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[rakudo]: conversion from 'perl6' to 'Rakudo'

~ some clarifications in documentation

git-svn-id: http://svn.perl.org/parrot/trunk/languages/perl6@24922 d31e2699-5ff4-0310-a27c-f18f2fbe73fe
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1 parent 8a89299 commit 2dceda54f6bc225a3d0924db15dc28d01a739add @particle particle committed Jan 16, 2008
Showing with 61 additions and 55 deletions.
  1. +18 −18 README
  2. +13 −13 ROADMAP
  3. +17 −17 docs/compiler_overview.pod
  4. +10 −4 docs/glossary.pod
  5. +3 −3 perl6.pir
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36 README
@@ -1,21 +1,21 @@
## $Id$
-=head1 Perl 6 on Parrot
+=head1 Rakudo Perl 6
-This is the Perl 6 compiler for Parrot, called "perl6". It's still
-fairly primitive -- only simple expressions and functions are
-available, but it's rapidly expanding. See L<docs/STATUS> for a
-list of what has been implemented thus far.
+This is the Perl 6 compiler for Parrot, called "Rakudo Perl 6,"
+or "Rakudo" for short. It's still fairly primitive -- only simple
+expressions and functions are available, but it's rapidly expanding.
+See L<docs/STATUS> for a list of what has been implemented thus far.
-=head2 Building and invoking perl6
+=head2 Building and invoking Rakudo
To build the compiler, start by building Parrot, then change
to the languages/perl6/ subdirectory and type "make". This
will create the compiler as a file called "perl6.pbc". The ".pbc"
stands for "Parrot bytecode", and represents an executable Parrot
module.
-To run a Perl 6 program with perl6, issue a command like
+To run a Perl 6 program with Rakudo, issue a command like
$ parrot perl6.pbc hello.pl
@@ -32,7 +32,7 @@ paths to the Parrot build tree (especially the dynamic libraries
and modules), so removing the build tree will cause the binary
to stop working.
-If the perl6 compiler is invoked without an explicit script to
+If the Rakudo compiler is invoked without an explicit script to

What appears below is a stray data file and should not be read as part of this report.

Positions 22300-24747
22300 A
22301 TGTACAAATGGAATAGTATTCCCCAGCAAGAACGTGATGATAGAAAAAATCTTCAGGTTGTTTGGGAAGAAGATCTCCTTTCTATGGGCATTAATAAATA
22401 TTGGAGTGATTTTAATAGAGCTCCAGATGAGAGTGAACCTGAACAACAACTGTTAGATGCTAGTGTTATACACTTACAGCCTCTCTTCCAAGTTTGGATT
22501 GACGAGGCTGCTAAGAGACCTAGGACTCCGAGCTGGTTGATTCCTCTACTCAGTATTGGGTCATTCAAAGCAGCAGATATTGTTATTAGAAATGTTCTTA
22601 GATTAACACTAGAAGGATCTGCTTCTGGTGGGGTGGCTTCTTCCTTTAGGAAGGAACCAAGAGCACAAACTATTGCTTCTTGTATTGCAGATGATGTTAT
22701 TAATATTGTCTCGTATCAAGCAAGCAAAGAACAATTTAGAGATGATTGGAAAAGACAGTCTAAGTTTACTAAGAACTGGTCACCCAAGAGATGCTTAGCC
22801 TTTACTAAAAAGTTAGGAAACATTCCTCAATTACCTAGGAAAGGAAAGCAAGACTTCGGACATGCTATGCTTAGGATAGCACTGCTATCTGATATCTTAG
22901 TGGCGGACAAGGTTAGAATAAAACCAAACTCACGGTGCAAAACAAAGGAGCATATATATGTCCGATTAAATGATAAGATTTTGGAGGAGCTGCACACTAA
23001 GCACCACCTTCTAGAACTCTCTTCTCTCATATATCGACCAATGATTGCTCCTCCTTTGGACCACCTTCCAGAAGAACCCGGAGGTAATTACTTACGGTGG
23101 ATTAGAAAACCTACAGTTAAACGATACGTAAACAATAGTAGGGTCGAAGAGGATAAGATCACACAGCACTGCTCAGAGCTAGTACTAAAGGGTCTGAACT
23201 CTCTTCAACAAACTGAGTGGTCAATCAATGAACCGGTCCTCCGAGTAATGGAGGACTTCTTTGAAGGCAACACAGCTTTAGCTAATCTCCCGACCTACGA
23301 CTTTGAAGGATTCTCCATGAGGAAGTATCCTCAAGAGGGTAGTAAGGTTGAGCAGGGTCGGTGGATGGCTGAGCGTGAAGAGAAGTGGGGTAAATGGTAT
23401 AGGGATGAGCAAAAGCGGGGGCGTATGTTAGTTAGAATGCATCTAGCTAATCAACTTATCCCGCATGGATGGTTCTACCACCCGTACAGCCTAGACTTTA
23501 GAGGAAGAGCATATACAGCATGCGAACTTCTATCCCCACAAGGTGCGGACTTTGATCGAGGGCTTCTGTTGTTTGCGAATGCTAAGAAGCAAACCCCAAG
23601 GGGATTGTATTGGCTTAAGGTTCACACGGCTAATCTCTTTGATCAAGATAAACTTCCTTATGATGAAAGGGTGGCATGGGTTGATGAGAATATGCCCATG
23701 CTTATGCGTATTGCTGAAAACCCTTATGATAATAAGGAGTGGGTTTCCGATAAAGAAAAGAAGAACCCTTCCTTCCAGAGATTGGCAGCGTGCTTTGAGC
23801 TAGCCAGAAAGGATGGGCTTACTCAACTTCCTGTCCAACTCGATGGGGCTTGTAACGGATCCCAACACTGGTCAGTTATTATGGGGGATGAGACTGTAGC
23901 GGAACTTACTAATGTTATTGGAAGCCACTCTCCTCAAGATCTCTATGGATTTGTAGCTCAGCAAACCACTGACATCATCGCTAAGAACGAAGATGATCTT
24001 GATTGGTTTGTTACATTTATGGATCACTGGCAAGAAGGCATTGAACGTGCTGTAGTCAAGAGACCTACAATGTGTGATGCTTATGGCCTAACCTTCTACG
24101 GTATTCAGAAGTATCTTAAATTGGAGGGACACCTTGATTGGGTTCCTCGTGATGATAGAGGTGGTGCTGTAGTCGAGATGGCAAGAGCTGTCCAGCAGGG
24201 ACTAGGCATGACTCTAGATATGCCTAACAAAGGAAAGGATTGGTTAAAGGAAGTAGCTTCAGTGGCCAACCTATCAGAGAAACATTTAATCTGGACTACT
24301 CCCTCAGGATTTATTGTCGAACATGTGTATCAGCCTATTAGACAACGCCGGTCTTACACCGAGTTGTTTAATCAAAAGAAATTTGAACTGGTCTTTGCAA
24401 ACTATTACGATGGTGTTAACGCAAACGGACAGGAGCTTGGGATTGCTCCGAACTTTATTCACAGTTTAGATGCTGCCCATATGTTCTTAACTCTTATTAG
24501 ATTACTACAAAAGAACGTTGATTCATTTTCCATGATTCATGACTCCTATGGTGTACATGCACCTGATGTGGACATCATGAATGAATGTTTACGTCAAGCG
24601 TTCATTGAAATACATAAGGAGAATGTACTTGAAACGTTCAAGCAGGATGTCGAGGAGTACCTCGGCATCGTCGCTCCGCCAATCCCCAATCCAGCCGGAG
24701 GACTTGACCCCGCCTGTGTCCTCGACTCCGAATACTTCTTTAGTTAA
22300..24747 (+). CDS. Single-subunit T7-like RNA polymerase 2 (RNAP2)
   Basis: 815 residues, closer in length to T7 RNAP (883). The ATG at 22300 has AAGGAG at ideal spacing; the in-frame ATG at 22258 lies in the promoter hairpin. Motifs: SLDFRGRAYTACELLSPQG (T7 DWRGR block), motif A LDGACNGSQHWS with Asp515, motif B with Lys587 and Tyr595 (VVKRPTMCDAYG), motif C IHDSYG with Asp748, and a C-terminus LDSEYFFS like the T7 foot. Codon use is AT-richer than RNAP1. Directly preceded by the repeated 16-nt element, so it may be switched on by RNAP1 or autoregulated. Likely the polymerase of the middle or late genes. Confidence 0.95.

run -- i.e., as "parrot perl6.pbc" or just "perl6" -- it enters a
small interactive mode that allows Perl 6 statements to be
executed from the command line. Each line entered is treated
@@ -41,21 +41,21 @@ as a separate compilation unit, however.
=head2 Running the test suite
Entering "make test" will run the test suite that comes bundled
-with perl6 on Parrot. This is a simple suite of tests, designed
-to make sure that the perl6 compiler is basically working and that
+with Rakudo on Parrot. This is a simple suite of tests, designed
+to make sure that the Rakudo compiler is basically working and that
it's capable of running a simple test harness.
Running "make spectest" will import relevant portions of the
"official Perl 6 test suite" from the Pugs repository
(http://svn.pugscode.org/tests/spec/) and run selected tests from
there. At present we do not have any plans to directly store the
-official test suite as part of the perl6/Parrot repository,
-but will continue to fetch it from Pugs.
+official test suite as part of the Rakudo/Parrot repository,
+but will continue to fetch it from the Pugs repository.
=head2 Where to get help or answers to questions
There are several mailing lists, IRC channels, and wikis available
-with help for Perl 6 and perl6 on Parrot. Figuring out the right
+with help for Perl 6 and Rakudo on Parrot. Figuring out the right
one to use is often the biggest battle. Here are some rough
guidelines:
@@ -66,15 +66,15 @@ for the people who want to I<use> Perl 6 to write programs, as
opposed to those who are implementing or developing the Perl 6
language itself.
-Questions about the perl6 compiler for Parrot and the Parrot
+Questions about the Rakudo compiler for Parrot and the Parrot
compiler tools can go to C<perl6-compiler@perl.org>. Discussion
about Parrot itself generally takes place on C<parrot-porters@perl.org>.
-The Parrot and perl6 development team tend to hang out on IRC
+The Parrot and Rakudo development team tend to hang out on IRC
a fair bit, either on C<irc.perl.org/#parrot> or (to a somewhat
-lesser extent) C<freenode/#perl6>.
+lesser extent) C<irc.freenode.net/#perl6>.
-There are also the Perl 6 and Parrot wikis, at
+There are also Perl 6 and Parrot wikis, found at
L<http://www.perlfoundation.org/perl6/index.cgi>
L<http://www.perlfoundation.org/parrot/index.cgi>
@@ -106,7 +106,7 @@ See F<docs/compiler_overview.pod>.
=head1 AUTHOR
Patrick Michaud (pmichaud@pobox.com) is the author and maintainer
-for perl6 on Parrot .
+for Rakudo Perl 6 on Parrot.
=cut
View
26 ROADMAP
@@ -21,24 +21,24 @@ Building the Perl 6 on Parrot compiler
The compiler and toolchain that I've been focusing on is being
developed for the Parrot virtual machine ( http://www.parrotcode.org/ ).
-The Perl 6 Compiler for Parrot is called "perl6", and it currently
+The Perl 6 Compiler for Parrot is called "Rakudo", and it currently
lives in the languages/perl6/ directory of the Parrot repository.
-To build the perl6 compiler, first get a working copy of Parrot,
+To build the Rakudo compiler, first get a working copy of Parrot,
then change to the languages/perl6/ subdirectory and type "make".
This will build the compiler into a file called "perl6.pbc".
The ".pbc" stands for "Parrot bytecode", and represents an
an executable Parrot module.
-To run a program with perl6, one then issues a command like
+To run a program with Rakudo, one then issues a command like